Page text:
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Judge rules against GM’s dismissal request

Case on temporary workers at Fort Wayne plant to continue

LORDSTOWN — A federal court judge has denied General Motors’ request to dismiss a lawsuit that claims the automaker violated its contract with United Auto Workers by not sending workers, including several hundred from Lordstown, to work at a plant in Indiana.

The UAW claims GM broke the agreement by using temporary workers instead of about 1,000 previously laid-off employees — about 700 of whom worked at Lordstown — at the Fort Wayne, Ind., plant that produces the Chevrolet Silverado and GMC Sierra.

The lawsuit was filed Jan. 2, which was about two months before the last day of production of the Chevrolet Cruze at the now idled assembly plant in Lordstown.

The allegation contained in the lawsuit, GM claimed, was contradictory to another section of the collective bargaining agreement, over which a grievance had been filed, that the temporary workers should be converted into seniority employees rather than offering the laid-off workers the jobs.

GM argued the union’s two claims — one in court and one in the grievance procedure — “cannot persist along parallel tracks” because they cover the same subject, according to the decision.

Federal Judge Benita Y. Pearson rejected GM’s claim.

“Nowhere does (the grievance) demand that those temporary employees should, themselves, fill permanent positions at the Fort Wayne plant, as General Motors asserts,” Pearson’s ruling states.

If the union wins the grievance and the temporary employees are given seniority status, “that status would not somehow interrupt or diminish the seniority rights independently secured to laid-off Lordstown employees by the CBA (collective bargaining agreement), nor would it be rendered meaningless just because certain permanent positions are not available,” the ruling states.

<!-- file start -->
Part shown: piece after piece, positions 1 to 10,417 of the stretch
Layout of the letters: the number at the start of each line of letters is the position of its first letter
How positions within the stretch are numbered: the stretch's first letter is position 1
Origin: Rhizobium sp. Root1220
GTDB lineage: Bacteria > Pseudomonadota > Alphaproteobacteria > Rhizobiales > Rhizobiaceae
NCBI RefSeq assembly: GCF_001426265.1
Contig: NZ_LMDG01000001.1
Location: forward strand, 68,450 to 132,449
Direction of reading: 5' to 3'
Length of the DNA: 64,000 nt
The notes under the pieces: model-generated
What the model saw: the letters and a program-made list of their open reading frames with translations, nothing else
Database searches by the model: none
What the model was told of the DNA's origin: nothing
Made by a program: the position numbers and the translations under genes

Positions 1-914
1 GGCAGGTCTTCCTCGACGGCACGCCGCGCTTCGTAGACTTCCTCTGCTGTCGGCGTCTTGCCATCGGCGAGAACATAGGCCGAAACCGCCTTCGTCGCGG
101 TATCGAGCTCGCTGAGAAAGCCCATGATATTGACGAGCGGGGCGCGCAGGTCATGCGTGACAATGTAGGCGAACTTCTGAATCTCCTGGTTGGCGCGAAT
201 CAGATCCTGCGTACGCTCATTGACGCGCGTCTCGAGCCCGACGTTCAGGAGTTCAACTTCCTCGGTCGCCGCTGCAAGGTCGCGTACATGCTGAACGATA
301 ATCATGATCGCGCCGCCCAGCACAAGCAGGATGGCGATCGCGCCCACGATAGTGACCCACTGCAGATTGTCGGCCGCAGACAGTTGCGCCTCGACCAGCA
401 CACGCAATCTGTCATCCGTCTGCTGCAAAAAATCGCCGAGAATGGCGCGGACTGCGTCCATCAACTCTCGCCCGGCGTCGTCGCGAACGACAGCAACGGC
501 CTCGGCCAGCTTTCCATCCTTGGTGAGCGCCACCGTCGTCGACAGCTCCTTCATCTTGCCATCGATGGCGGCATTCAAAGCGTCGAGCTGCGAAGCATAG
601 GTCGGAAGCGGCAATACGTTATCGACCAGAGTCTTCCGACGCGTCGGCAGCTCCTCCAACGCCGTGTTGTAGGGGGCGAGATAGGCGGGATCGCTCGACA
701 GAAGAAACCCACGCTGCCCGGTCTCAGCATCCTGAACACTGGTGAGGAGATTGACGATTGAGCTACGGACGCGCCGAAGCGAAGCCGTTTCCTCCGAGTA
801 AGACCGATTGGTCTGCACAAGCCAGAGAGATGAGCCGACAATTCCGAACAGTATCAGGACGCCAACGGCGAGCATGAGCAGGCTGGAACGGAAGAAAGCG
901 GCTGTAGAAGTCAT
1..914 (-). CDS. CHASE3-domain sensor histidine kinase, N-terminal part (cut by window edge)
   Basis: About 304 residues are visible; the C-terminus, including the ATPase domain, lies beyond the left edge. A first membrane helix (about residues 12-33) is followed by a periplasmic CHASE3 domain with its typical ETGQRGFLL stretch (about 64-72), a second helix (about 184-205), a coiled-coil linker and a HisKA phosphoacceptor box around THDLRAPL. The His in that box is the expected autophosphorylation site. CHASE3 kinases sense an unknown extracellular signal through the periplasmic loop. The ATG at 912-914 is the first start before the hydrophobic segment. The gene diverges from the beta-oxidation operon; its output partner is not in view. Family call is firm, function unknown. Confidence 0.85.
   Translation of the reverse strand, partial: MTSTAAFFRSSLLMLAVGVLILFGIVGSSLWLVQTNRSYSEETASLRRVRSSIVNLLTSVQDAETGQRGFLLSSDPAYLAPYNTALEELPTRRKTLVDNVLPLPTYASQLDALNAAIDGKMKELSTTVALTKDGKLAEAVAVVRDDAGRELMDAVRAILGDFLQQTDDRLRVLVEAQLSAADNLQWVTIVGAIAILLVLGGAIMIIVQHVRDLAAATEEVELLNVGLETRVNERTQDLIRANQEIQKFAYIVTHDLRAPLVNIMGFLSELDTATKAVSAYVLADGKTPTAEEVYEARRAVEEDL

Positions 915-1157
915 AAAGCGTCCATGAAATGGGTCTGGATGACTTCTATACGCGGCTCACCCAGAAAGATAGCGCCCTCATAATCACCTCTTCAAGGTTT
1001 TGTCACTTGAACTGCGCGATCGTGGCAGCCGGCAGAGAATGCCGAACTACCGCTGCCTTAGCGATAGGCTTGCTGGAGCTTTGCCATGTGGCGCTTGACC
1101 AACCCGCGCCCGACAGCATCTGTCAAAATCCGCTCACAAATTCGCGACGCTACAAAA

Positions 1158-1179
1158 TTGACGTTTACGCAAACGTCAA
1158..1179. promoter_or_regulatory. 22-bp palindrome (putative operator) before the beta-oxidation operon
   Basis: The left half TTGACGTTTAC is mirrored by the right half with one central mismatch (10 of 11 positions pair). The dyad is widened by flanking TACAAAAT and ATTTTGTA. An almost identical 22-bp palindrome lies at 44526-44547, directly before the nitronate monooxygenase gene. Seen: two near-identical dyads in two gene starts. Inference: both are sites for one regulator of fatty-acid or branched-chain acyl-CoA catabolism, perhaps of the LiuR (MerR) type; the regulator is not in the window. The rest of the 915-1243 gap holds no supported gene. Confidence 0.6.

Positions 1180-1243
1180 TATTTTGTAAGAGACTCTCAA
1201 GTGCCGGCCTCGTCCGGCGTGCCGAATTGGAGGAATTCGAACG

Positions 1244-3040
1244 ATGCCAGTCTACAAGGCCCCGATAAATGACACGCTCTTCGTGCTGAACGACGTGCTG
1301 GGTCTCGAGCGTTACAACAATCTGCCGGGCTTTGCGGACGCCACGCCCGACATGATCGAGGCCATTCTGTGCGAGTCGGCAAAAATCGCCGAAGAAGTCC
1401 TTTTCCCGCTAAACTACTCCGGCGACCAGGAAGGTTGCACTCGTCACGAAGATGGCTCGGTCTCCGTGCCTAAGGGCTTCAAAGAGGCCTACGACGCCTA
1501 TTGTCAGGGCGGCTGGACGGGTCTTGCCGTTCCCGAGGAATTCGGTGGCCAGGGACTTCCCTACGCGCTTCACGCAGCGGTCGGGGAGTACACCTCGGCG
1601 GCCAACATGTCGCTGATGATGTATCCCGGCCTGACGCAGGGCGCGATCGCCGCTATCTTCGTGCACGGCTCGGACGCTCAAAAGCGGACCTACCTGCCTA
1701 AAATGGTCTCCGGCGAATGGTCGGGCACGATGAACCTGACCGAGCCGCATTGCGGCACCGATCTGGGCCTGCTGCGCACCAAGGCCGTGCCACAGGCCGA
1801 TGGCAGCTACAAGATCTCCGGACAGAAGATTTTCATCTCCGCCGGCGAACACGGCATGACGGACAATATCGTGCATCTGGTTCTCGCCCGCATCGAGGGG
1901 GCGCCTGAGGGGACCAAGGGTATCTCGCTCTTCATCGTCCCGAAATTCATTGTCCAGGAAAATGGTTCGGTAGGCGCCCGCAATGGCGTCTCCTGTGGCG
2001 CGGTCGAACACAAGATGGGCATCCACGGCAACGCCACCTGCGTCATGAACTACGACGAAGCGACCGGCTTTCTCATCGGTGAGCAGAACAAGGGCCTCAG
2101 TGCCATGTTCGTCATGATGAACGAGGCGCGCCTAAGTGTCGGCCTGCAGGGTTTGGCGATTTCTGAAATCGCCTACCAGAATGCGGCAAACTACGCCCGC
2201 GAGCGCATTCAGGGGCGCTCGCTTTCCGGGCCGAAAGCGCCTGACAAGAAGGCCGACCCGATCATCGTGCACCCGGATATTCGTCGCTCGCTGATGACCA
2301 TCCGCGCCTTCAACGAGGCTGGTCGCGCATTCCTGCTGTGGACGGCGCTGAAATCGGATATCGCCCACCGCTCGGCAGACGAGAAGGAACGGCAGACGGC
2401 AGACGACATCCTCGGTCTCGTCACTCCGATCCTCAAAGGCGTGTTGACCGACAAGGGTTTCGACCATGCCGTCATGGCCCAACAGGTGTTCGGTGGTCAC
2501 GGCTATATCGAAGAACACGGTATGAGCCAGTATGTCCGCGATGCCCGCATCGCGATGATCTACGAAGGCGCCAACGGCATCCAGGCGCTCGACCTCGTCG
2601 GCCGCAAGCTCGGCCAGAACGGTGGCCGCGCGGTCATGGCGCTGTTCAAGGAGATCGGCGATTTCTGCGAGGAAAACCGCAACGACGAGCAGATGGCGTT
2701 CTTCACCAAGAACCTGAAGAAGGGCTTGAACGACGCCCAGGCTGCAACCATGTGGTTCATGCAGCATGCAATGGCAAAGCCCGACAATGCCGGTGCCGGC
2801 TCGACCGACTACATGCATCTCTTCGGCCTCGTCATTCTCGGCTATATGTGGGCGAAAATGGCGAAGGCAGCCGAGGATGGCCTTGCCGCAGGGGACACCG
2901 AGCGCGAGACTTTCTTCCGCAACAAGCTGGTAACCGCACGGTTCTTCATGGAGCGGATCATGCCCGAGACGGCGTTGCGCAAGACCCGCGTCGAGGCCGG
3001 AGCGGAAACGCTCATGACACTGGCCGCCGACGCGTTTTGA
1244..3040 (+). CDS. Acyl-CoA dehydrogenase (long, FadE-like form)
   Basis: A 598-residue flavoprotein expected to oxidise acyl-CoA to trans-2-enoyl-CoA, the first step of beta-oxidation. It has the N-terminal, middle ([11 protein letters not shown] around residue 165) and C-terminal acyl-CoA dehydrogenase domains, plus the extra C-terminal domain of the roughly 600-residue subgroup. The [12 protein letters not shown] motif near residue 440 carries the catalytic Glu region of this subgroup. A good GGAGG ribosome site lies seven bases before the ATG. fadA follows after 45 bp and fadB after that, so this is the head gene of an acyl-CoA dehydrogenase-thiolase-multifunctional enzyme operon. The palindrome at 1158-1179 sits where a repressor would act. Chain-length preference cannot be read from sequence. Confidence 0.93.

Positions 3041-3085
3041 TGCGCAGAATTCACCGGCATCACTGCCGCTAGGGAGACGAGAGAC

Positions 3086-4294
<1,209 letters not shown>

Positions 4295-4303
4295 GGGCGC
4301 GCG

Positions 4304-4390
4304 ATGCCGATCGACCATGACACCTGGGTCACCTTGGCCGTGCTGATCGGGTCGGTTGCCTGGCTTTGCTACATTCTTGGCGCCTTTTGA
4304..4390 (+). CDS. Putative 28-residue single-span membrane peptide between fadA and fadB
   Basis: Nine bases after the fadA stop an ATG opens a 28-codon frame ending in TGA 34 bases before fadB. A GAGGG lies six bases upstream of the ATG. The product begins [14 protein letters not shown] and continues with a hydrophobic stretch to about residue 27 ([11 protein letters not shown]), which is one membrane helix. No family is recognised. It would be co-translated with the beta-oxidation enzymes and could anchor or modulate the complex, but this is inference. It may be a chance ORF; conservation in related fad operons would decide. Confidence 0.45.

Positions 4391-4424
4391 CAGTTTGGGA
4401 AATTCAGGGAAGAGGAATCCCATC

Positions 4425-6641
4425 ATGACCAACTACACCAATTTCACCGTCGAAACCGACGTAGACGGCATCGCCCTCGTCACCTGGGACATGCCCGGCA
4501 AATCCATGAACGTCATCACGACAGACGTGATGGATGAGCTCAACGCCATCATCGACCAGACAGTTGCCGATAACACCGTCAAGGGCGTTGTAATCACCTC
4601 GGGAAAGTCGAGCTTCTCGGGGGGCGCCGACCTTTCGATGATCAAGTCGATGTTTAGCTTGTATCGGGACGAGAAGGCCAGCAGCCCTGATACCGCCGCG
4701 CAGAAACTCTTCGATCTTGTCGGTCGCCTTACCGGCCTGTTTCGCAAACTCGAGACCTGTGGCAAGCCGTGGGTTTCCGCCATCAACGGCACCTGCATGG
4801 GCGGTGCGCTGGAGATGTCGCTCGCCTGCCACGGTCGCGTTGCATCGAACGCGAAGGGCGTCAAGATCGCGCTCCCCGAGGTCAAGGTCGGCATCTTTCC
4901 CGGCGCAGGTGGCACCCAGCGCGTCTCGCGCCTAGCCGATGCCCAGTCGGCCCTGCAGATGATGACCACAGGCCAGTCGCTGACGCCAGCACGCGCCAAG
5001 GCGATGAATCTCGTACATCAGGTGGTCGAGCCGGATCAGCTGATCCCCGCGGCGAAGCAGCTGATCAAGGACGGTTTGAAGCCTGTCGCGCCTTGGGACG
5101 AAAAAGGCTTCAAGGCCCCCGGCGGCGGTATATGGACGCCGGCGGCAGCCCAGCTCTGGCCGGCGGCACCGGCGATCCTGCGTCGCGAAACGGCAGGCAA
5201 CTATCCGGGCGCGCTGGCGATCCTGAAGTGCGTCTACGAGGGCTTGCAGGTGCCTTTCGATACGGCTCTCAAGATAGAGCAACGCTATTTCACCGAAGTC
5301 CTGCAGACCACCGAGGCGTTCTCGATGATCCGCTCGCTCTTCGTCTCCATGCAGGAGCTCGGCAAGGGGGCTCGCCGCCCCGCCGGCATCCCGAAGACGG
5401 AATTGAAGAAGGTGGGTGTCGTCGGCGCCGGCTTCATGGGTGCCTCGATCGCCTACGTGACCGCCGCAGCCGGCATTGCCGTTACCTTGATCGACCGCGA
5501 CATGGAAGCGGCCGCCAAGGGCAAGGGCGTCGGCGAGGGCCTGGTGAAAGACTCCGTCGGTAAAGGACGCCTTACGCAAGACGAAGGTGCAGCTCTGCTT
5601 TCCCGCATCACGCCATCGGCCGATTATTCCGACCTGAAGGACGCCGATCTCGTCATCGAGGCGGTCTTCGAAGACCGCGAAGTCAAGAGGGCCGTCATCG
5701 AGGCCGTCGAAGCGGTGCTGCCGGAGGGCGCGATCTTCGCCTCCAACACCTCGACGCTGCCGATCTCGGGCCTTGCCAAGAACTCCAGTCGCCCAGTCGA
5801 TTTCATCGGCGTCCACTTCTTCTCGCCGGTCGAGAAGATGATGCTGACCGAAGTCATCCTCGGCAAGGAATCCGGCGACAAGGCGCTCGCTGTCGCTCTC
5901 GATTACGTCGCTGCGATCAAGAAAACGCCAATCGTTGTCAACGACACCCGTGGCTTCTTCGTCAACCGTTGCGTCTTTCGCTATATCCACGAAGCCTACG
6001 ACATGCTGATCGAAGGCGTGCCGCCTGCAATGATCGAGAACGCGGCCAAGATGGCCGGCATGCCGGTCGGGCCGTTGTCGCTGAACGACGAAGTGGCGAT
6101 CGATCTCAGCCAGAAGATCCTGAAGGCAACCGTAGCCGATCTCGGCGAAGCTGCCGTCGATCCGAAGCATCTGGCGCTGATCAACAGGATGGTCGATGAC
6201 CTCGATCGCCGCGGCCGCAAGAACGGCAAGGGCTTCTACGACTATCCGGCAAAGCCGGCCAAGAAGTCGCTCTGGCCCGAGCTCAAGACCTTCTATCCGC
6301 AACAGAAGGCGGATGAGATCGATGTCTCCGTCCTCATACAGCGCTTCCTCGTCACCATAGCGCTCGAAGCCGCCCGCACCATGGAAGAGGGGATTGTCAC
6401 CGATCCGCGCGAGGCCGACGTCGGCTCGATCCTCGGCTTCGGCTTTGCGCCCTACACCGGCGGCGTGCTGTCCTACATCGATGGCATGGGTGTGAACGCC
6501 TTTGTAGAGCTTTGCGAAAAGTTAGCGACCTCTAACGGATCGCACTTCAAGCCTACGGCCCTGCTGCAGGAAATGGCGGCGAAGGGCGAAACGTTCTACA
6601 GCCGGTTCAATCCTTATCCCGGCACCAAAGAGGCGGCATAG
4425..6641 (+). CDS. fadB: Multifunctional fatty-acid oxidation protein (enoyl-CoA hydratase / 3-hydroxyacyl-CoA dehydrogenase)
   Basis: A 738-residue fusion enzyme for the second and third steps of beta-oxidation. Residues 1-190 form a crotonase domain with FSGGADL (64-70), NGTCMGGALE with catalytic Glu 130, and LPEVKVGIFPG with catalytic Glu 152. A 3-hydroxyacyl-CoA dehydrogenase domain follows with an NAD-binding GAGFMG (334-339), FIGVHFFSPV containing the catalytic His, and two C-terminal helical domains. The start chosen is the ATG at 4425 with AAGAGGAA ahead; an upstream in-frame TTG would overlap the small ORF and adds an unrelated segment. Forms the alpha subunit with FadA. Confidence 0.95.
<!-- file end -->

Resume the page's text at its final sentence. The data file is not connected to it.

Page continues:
GM has said it has been discontinuing the use of temporary employees and has offered jobs to various laid-off UAW members formerly at the Lordstown facility, and many of the job offers have been accepted.

Meanwhile, another motion to dismiss a second lawsuit filed by the UAW against GM over idling Lordstown and two other plants remains pending.

The UAW sued GM in February over a breach of contract claim, trying to stop GM from idling three plants: Lordstown, Baltimore Operations transmission plant in White Marsh, Md., and the Warren Transmission Plant in Warren, Mich. Lordstown stopped production March 6.

The union claims GM cannot idle plants until the collective bargaining agreement the sides have expires Sept. 14 because of a plant-closing moratorium they struck in October 2015.

GM argues in its dismissal request the UAW did not exhaust grievance arbitration procedures contained in its contract, which also bars the union from going to court to settle a contractual dispute while grievances remain open, according to a motion filed in the case.

Pearson, who is also hearing this case, has already ruled against GM in its request to move the case from Youngstown to Michigan.

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